As we bid adieu to the year 2023, we are witnessing a global order that has been fundamentally reconfigured - politically, economically and diplomatically. Trends that were simmering below the surface for the last few years have burst into the open, revealing in the all their complexities the challenges that are becoming difficult to manage by extant frameworks and institutions. There is an intellectual void at the very heart of international relations and it is being filled by the overuse of the term "disruption." Whatever the world can't seem to grapple with or come to terms with is being labelled "disruptive." Indeed, this is an inflection point but the underlying forces shaping it had been there with us for some time now.
The world is grappling with the fundamental transformations brought in by shifting power balance, technological overreach, and institutional decay. These underlying shifts have been exacerbated by the COVID-19 pandemic and wars in Eurasia and the Middle East, resulting in global inflationary pressures, food and energy crises, and widespread economic downturn. Nations are frantically scraping their coffers to provide for their citizens' basic needs, and we are standing farther from achieving the Sustainable Development Goals (SDGs).
The post-COVID international landscape has been marred by increasing geo-political and geo-economic tensions. In the Indo-Pacific, the central theatre of global competition, several of these have culminated to present India with a series of challenging questions. These include navigating great power rivalry, conflicts, economic crises, deglobalisation, and adverse climate events, all against the backdrop of a weakening multilateral order.
However, each of these challenges is equally offset by opportunities for India. Most notably these include the chance to regain trust and leverage in its neighbourhood, gain from the relocation of global supply chains, expand cooperation with the west, push its agenda for clean energy transition and solidify its credentials as a global leader while steering international discourse and cooperation. Successful navigation of these challenges and opportunities by India in the Indo-Pacific has the potential to elevate its status in the global order and ultimately provide it with crucial strategic gains.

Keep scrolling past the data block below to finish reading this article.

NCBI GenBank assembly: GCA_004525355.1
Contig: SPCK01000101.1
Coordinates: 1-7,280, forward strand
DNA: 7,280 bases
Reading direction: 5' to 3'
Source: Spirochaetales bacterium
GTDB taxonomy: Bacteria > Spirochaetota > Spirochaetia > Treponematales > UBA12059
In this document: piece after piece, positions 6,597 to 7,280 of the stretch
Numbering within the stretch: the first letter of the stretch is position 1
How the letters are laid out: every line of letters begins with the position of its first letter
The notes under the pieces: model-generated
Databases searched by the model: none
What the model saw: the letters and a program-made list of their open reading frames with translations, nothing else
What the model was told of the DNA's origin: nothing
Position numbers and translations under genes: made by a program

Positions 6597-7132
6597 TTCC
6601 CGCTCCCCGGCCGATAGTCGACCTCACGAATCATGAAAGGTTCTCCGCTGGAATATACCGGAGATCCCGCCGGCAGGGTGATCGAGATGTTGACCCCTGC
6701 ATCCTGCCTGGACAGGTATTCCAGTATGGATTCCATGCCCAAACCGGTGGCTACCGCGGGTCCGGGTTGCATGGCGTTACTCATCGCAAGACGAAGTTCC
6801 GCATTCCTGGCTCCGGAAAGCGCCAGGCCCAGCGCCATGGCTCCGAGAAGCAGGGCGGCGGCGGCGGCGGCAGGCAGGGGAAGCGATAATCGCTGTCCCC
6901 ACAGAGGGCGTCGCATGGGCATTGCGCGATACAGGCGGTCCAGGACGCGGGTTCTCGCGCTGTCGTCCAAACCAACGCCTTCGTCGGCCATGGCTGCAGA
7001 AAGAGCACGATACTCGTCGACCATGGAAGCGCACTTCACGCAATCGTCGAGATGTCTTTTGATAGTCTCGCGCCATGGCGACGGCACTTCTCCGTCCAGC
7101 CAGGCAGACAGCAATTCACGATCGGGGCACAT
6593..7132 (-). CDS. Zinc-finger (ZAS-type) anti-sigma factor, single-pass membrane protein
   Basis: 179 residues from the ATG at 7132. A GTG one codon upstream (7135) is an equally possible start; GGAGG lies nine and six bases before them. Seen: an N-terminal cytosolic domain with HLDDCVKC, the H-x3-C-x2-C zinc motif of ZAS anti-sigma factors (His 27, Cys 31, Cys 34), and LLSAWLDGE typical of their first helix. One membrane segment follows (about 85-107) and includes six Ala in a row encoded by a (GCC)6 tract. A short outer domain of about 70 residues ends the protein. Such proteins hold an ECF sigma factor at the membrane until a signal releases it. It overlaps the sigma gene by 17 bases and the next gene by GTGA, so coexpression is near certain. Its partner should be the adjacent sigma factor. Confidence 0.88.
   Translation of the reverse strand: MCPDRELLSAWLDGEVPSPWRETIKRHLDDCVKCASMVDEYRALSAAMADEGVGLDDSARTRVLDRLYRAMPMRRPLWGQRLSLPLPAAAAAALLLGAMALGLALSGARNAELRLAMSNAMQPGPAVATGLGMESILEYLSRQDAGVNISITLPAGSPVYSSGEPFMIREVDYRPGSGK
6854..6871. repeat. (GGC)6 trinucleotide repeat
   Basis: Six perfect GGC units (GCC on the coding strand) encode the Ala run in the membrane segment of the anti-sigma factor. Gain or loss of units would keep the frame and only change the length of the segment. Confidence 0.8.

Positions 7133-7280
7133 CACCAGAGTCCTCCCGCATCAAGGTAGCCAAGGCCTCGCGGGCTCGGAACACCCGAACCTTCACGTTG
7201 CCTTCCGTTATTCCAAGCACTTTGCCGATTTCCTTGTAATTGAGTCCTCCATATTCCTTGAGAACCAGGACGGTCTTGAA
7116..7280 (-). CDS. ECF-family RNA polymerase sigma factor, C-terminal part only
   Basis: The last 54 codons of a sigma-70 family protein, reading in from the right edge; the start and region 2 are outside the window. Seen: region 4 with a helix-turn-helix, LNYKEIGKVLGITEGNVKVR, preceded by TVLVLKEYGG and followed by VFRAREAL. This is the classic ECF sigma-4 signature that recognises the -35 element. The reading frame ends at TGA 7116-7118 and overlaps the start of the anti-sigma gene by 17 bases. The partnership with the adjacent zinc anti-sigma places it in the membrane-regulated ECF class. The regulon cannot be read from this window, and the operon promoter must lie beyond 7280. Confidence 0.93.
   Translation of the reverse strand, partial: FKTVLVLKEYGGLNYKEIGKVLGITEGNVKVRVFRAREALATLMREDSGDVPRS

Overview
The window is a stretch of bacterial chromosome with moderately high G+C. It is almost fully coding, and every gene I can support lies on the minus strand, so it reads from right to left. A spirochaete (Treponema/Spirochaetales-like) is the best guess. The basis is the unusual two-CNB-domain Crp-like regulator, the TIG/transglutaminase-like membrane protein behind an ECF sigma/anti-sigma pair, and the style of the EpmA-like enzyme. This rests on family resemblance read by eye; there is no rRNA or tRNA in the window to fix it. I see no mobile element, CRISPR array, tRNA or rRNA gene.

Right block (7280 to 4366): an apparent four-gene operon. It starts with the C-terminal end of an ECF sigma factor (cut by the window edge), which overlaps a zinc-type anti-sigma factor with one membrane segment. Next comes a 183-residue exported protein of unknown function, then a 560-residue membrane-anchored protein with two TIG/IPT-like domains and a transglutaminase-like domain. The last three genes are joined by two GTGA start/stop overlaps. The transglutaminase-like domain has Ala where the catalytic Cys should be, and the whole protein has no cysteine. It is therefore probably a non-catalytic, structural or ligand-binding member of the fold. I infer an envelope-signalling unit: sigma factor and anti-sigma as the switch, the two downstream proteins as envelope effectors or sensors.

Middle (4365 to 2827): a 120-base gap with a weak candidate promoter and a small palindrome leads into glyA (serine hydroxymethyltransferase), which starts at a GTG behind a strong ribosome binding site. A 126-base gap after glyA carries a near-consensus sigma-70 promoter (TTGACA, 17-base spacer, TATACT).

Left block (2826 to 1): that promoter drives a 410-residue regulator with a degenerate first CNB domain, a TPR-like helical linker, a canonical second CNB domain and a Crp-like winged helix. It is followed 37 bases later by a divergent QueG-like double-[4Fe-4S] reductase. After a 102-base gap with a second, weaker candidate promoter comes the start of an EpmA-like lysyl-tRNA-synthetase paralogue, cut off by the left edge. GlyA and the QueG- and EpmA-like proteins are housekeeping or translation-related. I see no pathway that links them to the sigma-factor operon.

This year saw India taking on the global leadership role with aplomb as its G-20 presidency gave New Delhi a chance to shape the agenda for global cooperation in a world emergingfrom the shadows of the COVID-19 pandemic. For India, this was an opportunity to underline its emerging status as a "leading power." The G-20 is unique in so far as it brings together the developed and the developing nations to discuss and create solutions to global governance challenges. New Delhi used this platform vociferous in giving voice to the aspirations of the Global South, at a time when few global powers have neither the time nor resources to cater to the most vulnerable-occupied as they are with their own domestic woes. The pressures of global disruption are being absorbed most by the poorer economies and few powers are willing to consider their challenges with the seriousness they deserve. By hosting one of the highest-profile international gatherings ever at a time of great turbulence and managing to forge consensus among key global stakeholders despite fragmentation, New Delhi signalled its readiness to think big and deliver big-something that much of the world had long expected from India.